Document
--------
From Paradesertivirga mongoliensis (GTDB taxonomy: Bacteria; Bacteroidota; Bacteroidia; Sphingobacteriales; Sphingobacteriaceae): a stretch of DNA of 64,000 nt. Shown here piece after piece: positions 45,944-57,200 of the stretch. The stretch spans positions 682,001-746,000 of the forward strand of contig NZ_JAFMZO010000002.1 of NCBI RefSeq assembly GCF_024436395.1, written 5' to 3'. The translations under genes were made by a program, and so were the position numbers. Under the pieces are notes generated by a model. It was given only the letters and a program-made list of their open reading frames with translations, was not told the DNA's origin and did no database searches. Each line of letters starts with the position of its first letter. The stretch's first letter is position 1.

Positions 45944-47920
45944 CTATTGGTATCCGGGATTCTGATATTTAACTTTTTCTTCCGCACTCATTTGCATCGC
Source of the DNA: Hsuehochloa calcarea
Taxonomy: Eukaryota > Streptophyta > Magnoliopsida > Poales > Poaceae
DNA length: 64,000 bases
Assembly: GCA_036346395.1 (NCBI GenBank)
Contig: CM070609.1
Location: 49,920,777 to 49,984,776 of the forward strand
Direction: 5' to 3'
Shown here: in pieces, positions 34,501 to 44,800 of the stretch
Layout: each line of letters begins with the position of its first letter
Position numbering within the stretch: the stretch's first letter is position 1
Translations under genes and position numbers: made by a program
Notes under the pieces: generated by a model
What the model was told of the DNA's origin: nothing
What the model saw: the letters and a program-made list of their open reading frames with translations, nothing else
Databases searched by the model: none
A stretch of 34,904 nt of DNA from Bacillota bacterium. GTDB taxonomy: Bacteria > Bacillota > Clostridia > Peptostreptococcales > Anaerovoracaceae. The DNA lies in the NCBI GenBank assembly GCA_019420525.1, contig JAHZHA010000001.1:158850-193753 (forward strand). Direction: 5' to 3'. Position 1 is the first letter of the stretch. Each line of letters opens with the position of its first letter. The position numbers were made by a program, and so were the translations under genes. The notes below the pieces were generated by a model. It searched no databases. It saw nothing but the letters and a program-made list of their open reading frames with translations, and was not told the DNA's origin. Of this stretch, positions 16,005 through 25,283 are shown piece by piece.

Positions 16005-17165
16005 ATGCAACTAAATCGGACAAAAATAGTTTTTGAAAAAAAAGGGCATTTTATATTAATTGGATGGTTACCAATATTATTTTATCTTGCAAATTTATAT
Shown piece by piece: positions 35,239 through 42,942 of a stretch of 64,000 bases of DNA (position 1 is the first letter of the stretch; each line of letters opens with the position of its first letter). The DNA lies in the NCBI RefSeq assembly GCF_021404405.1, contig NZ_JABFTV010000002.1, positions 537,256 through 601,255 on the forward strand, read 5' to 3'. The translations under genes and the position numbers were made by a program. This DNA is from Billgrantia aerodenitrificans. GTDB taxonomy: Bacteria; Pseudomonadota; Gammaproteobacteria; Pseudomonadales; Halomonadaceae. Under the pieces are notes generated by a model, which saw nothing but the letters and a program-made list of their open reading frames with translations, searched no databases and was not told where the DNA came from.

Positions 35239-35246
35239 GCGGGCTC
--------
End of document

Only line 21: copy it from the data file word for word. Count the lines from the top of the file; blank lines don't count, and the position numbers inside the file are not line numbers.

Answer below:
16005 ATGCAACTAAATCGGACAAAAATAGTTTTTGAAAAAAAAGGGCATTTTATATTAATTGGATGGTTACCAATATTATTTTATCTTGCAAATTTATAT